All the other Roman households have got a code, can’t we have one too. Can we Dad? Can we? 

But this is a household code with a difference. Rather than some rules of the house, Ephesians 5 provides an extended metaphor comparing the marriage of man and wife to Christ and the Church. As the church is subject to Christ, so the wife is subject to the husband. The husband in return is to love their wife as their own body. Remember this is a metaphor and Christ’s body is the Church. So we read, “no one ever hates his own body, but he nourishes and tenderly cares for it, just as Christ does for the church, because we are members of his body.”  

That last line is particularly interesting because it is not entirely true. Jesus did not care for his own physical body more than he cared for the Body of Christ, the believers. Jesus willingly took on abuse of his body because of love for the church. But this isn’t applied to wives who have endured abuse due to a misreading of this passage. This applies to husbands who are to love their wives as much as their own bodies. Ephesians even plays with the marriage contracts a bit in this verse as ancient marriage contracts often obligated the husband to provide clothing and nourishment for his wife. That same word for nourishment (ektrepho) is used here. Just as you would nourish and tenderly care for yourself, you are to do this for your wife. From the first verse saying you are to be subject one to another, to the ending of “Each of you, however, should love his wife as himself, and a wife should respect her husband” this passage speaks of a mutuality in a Christian household unlike what you find in many ancient household codes.[3] 

Where does that leave us? First,the writer of this letter to the Ephesians was not a feminist and I can’t turn him into one with a careful translation. But what we do find in this whole passage, verse 22 included is a mutuality and respect that strikes me as very biblical. Go back to Genesis chapter one and you’ll read that God created man—male and female—in his image.  

In chapter two of Genesis, we get the somewhat comical search of a companion for man. God stands Adam in the garden and each animal passes by. Adam is to look for what the King James Version calls a helpmeet. Literally a helper who is equal and corresponding to him. The animals pass by and perhaps he saw the dog as a potential best friend, but there was no helpmeet among any of them. Then God creates bone of his bone and flesh of his flesh, a woman who will be his helpmeet and we are told, “For this reason a man will leave his father and mother and be united to his wife, and they will become one flesh” (Gen. 2:24).  

In the perfect world of the Garden of Eden there was mutuality between man and wife. Eve was created from Adam’s own body a profound mystery. In Ephesians this mystery is compared to Christ and the Church. Jesus had a self-giving love for each of us. That self-giving love is what the Greek’s named agape. In Agape the person cares more for the object of their love than for themselves, not in an abusive way, but in a giving of your own self to the one you love. Ephesians 5 calls us to place that agape, that self-giving love in the center of a Christian household. Put yourselves under the place of one another.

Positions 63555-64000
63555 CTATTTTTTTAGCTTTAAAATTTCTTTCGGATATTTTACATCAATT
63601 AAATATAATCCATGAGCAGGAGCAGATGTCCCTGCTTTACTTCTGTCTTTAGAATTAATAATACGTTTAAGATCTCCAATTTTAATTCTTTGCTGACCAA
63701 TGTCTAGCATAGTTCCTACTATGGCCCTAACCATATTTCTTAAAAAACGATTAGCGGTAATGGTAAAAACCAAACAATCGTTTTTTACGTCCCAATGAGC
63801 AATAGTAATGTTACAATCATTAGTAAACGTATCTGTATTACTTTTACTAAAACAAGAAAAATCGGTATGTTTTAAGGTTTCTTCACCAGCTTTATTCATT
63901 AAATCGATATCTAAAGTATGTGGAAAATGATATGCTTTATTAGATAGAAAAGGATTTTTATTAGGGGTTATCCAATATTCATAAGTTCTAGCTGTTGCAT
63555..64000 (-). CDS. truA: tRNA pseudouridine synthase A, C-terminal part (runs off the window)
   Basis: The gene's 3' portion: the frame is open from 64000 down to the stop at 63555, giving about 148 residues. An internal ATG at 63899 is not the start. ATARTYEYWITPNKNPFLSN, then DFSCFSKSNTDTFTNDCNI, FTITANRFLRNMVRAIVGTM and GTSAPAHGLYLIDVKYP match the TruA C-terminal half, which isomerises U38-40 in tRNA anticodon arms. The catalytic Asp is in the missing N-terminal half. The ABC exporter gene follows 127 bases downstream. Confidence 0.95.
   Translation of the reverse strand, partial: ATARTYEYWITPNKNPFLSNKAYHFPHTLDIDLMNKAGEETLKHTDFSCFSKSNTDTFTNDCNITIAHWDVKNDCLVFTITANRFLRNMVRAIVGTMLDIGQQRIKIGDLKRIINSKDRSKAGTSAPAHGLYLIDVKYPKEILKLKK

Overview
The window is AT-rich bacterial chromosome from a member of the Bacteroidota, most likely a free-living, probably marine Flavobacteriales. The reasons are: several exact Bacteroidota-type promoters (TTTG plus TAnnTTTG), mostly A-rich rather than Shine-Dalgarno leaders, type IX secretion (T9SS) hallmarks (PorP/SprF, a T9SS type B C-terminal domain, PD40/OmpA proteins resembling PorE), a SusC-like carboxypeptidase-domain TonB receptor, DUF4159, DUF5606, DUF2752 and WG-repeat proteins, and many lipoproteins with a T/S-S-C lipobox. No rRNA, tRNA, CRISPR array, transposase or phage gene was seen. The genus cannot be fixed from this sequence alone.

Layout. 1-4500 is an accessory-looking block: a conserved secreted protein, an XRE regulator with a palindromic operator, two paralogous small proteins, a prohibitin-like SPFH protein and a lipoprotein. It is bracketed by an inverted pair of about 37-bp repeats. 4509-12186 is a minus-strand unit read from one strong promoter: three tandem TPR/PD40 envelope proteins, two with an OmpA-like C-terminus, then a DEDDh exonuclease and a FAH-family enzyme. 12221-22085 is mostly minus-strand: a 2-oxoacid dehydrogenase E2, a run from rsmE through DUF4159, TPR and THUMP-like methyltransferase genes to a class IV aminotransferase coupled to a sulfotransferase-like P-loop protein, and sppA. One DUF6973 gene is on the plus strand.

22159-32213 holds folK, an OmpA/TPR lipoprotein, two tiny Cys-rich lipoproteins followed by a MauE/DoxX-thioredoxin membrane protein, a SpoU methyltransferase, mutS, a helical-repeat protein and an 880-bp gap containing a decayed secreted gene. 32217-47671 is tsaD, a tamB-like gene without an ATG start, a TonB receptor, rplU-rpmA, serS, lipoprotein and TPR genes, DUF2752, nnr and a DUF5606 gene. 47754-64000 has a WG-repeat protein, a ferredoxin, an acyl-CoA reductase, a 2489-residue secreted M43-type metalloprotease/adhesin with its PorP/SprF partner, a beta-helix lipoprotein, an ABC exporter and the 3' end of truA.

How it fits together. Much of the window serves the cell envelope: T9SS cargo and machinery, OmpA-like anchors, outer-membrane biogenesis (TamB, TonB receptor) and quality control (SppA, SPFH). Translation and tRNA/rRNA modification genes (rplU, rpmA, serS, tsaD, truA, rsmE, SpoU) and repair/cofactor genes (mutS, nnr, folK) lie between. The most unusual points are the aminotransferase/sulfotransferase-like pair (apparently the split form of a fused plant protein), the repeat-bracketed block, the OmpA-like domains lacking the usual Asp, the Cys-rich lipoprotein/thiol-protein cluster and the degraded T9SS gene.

If we husbands would do our part and love our wives as Christ loved the church, then there would be no problem with this passage. But we are all fallen creatures and we all fall short of the mark. The answer is not to ignore the standard held out in Ephesians 5, but to strive to make that self-giving love the center of your household. 

For those who are single, divorced, and widowed, you don’t get off any easier for not having a spouse. Jesus called each of those who follow him to follow in agape, in self-giving love. Jesus gave all his followers, you included, a new commandment in John chapter 15. He said, “love one another as I have loved you.” Ephesians 5 is a much abused passage that tries to apply love of one another to a Christian household, but Jesus did not stop there and neither can we.  

Love one another is all-inclusive. We are to share the love God has shown us with everyone. In fact, we are to share that self-giving agape love God has shown us with everyone, even if we happen to be married to them. 


Note: If you liked this sermon (or even if you didn't) you may also want to read the sermons Male and Female No More and Abba, Father.

[1] I owe the title to Phyllis Trible’s book, Texts of Terror, which reclaims four ignored stories of the Old Testament offering sympathetic readings of stories of abused women: Hagar, Tamar, the unnamed woman of Judges 19-21, and the daughter of Jephthah. Those are stories of women being abused, while the present reading is one, which has been used to excuse abuse.

[2] Cicero, De Officiis 1.17.54

[3] In fairness, I should note that Plutarch wrote, that a husband should not rule his wife like property but in the same way the soul directs the body. A degree a mutuality was not completely unknown to philosophy of the time.